The woman who had the unfortune just to meet the Devil let alone have her dog ripped apart by it laid beside her mutilated pet in tears, while over 100 townsfolk watched, petrified and unable to help. She brought her wounded animal and inside and immediately called the police, but when they arrived deafening screeches pierced the air, while the patrolmen emptied their revolvers at the shadow that loomed above them all. The animal didn’t survive.
After this event, sightings died down and became an irregular thing to spot the Devil. The authorities addressed this publicly and stated that the 300 year old creature must have died, or it must have never been there, because a creature couldn’t live for more than that age, right? They couldn’t have been more wrong. Although the sightings died down and it became a less average thing to ever spot the unfathomable creature, it’s not like the people forgot or the sightings stopped after this. In the 1960s, a similar plague of sightings were reported, these ones less publicized and more like unexplainable noises. As the years went on, more independent sightings were reported, but the stories were still told of the unforeseen dangers that lurk within the isolated depths of the pines.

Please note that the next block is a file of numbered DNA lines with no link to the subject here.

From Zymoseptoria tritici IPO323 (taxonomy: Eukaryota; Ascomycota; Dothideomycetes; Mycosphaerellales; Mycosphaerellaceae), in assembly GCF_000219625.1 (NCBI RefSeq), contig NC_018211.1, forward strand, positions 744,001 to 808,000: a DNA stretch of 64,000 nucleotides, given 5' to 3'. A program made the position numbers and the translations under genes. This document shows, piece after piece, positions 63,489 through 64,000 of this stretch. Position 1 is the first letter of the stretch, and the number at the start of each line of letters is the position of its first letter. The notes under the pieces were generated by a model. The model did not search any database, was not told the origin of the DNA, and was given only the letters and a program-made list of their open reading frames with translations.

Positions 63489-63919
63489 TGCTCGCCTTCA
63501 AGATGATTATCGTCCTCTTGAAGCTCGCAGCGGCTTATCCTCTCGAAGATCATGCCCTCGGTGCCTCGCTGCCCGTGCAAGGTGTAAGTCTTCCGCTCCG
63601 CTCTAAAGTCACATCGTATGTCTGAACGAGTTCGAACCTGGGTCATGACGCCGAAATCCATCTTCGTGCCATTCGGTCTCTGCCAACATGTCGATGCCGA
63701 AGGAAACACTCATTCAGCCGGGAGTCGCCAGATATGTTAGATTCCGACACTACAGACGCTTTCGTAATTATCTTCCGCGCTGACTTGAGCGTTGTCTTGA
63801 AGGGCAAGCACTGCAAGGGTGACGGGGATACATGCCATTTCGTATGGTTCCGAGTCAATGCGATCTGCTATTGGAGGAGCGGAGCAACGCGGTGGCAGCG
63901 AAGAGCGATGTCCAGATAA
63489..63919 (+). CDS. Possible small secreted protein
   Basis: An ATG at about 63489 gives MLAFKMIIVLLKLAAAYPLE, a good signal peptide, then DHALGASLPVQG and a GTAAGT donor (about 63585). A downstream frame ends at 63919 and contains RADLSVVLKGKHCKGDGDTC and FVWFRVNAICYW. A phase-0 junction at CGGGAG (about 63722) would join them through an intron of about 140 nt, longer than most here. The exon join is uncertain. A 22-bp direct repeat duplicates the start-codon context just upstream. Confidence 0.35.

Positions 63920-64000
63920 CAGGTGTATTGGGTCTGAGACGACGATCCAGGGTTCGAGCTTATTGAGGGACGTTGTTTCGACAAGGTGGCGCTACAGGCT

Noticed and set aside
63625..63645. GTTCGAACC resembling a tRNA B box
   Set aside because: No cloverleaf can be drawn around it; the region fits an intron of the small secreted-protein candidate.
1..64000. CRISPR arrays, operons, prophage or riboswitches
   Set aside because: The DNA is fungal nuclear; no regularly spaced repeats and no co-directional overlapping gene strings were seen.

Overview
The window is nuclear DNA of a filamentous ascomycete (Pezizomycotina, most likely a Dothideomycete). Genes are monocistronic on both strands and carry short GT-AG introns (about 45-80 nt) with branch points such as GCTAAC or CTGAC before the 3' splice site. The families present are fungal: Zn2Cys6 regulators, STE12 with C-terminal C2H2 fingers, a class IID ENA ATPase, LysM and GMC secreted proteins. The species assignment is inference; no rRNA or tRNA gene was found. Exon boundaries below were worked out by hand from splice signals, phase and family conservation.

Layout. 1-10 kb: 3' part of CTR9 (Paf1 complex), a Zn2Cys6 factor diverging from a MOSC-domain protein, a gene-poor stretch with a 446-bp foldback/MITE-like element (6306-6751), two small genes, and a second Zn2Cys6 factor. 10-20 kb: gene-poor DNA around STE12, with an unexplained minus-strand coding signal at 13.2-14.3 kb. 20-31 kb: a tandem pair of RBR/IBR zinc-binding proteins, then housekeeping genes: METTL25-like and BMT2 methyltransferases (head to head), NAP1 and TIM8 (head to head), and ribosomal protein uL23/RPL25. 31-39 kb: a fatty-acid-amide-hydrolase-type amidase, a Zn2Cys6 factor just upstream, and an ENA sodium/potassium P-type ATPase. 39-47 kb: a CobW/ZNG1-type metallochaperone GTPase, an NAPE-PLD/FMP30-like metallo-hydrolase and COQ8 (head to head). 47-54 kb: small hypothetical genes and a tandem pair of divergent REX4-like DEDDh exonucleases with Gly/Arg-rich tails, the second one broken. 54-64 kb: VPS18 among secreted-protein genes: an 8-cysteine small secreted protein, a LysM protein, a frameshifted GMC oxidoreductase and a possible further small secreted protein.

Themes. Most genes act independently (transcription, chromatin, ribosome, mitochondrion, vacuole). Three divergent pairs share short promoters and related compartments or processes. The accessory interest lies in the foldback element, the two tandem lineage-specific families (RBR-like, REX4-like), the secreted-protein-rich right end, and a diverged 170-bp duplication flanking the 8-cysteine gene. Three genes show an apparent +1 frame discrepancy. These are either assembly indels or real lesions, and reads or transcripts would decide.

There is not one human who can tell you the exact truth of what evil lives in the woods, or what is real and what isn’t. But, what we do know is that too many people have seen this creature to deny the existence. But, if it is real, does that open a door to the other tales we were led to believe were acts of fantasy? All of the other monsters we were told were fake? Or are there also just lies in an attempt to fill the gaps of our knowledge? These questions may, in fact, never be answered. But then it leaves us to ponder. Are we really alone in this world?